What wasn’t clear at the time of Gbakaan’s abduction and gruesome murder, was whether the kidnappers were bandits or terrorists from jihadist groups like Boko Haram or Islamic State in West Africa Province. Such jihadists have been fingered previously as masterminds of similar crimes mainly in the middle belt and northern regions of Nigeria.
In January 2020, Lawan Andimi, chairman of the Christian Association of Nigeria in Michika Local Government Area of Adamawa State, was kidnapped and then killed despite his Boko Haram captors being offered money for his release.
The terrorists demanded 2 million Euros as ransom, which was provided but they still beheaded him.
Bishop Dami Mamza, the state CAN chairman, while speaking to journalists in Yola, capital of Adamawa State, said the terrorists demanded 2 million Euros as ransom, which was provided but they still beheaded him. “Negotiations were still ongoing when they stopped calling.”
In the same January 2020, Denis Bagauri, a clergyman with Lutheran Church of Christ in Nigeria, was murdered by unknown gunmen who stormed his residence in Nassarawo Jereng, Mayo Belwa Local Government Area of Adamawa State.
In Burkina Faso, the body of a missing priest, Father Rodrigue Sanon, was discovered on Jan. 21 of this year in the forest of Toumousseni, about 20 kilometers from Banfora. Until his death, Sanon was the parish priest of Notre Dame de la Paix in Soubakanyedougou, southwest of Burkina Faso. He had been missing for two days before his body was found. News of his death was relayed by Lucas Kalfa Sanou, bishop of Banfora.
While the circumstances leading to Sanon’s death were unclear, it brought to mind the horror of May 2019, when a band of killers swooped on a church in Dablo, Burkina Faso, and snuffed the life out of Father Siméon Yampa and five other parishioners.
Before this incident, a Protestant pastor and five other faithfuls reportedly lost their lives in Soum province.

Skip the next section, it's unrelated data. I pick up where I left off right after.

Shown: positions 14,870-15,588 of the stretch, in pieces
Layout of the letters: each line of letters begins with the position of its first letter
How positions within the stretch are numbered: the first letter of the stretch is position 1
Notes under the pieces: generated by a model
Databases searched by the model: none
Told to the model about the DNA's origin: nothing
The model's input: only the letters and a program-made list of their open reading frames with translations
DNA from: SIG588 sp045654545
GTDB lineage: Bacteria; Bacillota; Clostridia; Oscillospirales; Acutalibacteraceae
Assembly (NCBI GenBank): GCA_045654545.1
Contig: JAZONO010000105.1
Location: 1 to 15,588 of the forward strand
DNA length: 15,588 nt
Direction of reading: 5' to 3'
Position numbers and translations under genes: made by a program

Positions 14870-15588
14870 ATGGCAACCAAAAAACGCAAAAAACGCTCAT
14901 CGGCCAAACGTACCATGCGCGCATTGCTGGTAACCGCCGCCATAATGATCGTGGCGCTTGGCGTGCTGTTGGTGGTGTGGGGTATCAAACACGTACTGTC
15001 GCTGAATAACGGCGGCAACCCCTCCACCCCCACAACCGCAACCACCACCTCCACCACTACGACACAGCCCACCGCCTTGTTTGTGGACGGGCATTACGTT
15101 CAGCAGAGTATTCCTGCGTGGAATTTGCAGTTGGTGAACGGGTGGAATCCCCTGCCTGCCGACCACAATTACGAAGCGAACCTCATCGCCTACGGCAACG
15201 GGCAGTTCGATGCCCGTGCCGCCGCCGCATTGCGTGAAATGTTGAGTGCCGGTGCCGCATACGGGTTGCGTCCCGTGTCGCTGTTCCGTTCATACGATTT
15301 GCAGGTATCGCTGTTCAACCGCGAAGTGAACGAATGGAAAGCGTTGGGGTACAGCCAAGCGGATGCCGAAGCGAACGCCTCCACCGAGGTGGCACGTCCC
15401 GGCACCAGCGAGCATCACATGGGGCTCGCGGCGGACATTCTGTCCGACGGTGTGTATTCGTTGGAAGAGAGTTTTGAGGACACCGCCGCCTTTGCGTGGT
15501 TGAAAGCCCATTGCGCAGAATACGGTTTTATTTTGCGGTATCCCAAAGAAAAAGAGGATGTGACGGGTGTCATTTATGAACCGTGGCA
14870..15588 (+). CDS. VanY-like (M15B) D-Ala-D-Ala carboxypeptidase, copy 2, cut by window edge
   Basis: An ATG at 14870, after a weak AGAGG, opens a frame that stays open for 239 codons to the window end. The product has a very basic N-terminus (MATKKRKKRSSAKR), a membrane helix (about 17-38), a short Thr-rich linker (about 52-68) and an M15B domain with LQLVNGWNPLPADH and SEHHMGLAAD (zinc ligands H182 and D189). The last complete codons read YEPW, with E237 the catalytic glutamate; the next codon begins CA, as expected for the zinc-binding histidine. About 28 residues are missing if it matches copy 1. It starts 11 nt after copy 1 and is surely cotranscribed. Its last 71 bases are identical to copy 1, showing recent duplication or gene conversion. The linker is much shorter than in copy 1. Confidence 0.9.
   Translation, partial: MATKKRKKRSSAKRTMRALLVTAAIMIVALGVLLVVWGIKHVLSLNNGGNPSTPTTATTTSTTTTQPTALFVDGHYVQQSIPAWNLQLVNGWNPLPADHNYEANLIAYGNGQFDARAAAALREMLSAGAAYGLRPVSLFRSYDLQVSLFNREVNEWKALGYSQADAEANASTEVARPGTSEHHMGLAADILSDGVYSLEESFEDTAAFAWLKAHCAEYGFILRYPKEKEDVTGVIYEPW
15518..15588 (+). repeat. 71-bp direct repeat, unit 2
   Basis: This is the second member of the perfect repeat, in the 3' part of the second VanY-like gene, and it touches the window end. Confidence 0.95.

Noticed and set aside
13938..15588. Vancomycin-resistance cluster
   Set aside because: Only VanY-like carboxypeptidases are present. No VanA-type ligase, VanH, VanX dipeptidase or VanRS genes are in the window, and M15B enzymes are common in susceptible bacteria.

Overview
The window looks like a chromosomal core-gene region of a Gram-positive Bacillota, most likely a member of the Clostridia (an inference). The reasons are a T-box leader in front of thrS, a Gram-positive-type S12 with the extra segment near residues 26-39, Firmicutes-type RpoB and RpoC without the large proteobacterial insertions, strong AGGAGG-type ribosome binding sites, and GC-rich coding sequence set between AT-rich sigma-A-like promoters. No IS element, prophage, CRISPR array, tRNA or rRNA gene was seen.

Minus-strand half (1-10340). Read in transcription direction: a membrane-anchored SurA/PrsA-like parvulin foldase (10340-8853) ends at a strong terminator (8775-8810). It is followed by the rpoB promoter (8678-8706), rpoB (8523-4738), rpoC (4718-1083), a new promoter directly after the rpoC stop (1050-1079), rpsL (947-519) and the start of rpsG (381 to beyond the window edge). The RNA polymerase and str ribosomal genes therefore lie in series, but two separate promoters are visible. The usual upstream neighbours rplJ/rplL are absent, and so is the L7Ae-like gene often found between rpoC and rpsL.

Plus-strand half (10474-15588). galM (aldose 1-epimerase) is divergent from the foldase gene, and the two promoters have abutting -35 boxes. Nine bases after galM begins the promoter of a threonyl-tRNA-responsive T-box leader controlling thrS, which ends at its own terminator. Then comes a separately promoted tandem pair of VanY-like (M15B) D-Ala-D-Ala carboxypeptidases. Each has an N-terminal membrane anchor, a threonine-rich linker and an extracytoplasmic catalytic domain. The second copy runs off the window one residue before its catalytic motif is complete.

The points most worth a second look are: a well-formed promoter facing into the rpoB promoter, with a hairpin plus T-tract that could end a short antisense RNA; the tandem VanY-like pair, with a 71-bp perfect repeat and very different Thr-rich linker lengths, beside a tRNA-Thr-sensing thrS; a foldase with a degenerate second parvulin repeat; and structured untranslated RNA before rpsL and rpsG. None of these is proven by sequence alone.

In two other unrelated incidents, a Spanish priest was one of five persons murdered in the Eastern part of Burkina Faso while Father Joël Yougbaré, parish priest of Djibo, disappeared without a trace.
Islamic fundamentalists blamed
Just like in Nigeria, many cases of abductions, killings or persecution of faith leaders in Burkina Faso are blamed on Islamic fundamentalists. Despite its secular nature, jihadist groups appear to be gaining ground in the French-speaking West African country.
Just like in Nigeria, many cases of abductions, killings or persecution of faith leaders in Burkina Faso are blamed on Islamic fundamentalists.
However, not everyone unlucky to have been kidnapped by criminal elements or extremist groups ends up losing their lives. On Christmas Eve last year, Boko Haram abducted Bulus Yakura, pastor at the Church of the Brethren in northeast Nigeria, but later released him after more than two months in captivity. Yakura’s release followed his passionate appeal on video to the Nigerian government and people to mobilize and help save him from imminent death. “Today is the last day I will have the opportunity to call on you in your capacity as my parents and relatives in the country. Anyone who has the intention should help and save me,” he begged.
Beyond church leaders, members of Christian congregations generally are targeted not just in countries like Central African Republic, Burkina Faso and Nigeria but places where religious differences are exploited by some for their selfish or evil agenda.
Muslim leaders also attacked
And it is not just Christian leaders who bear the brunt of religious extremism.
Muslim imams or scholars who do not share or approve of the extremist ideology of terrorists, as well as moderate Muslims are known to have been targeted for attack. One such Islamic preacher who paid the supreme price is Sheik Adam Albani, who was killed in Zaria, northern Nigeria, along with his wife and son, by suspected Boko Haram members. Albani was said to be a vocal critic of the terrorist group.
Muslim imams or scholars who do not share or approve of the extremist ideology of terrorists, as well as moderate Muslims are known to have been targeted for attack.
At times, unprovoked attacks by criminal elements or insurgents lead to reprisals, thus deepening suspicion and animosity among people of diverse faith. Over the years, many churches, priests and congregations, and mosques in particularly volatile areas of their countries, have adopted various security measures as a means to avert danger.
In the latest 2021 Open Doors World Watch list of top 50 countries with extreme levels or very high levels of religious persecution, Nigeria, Burkina Faso, CAR and Ethiopia are among the countries featured, with Nigeria placing ninth but topping the bill in Africa as a country where religious persecution is rife. North Korea is first on the list, followed by Afghanistan, Somalia, Libya, Pakistan, Eritrea, Yemen, Iran, among others.
Part of the key findings of the Open Doors research is that “Islamic militancy exploited COVID-19 restrictions to gain ground in sub-Saharan Africa. Militants increased violent attacks across the region, exploiting the inability or unwillingness of governments to protect vulnerable communities.”
Anthony Akaeze is a Nigerian native and freelance religion journalist who lives in Houston. He covers Africa for BNG.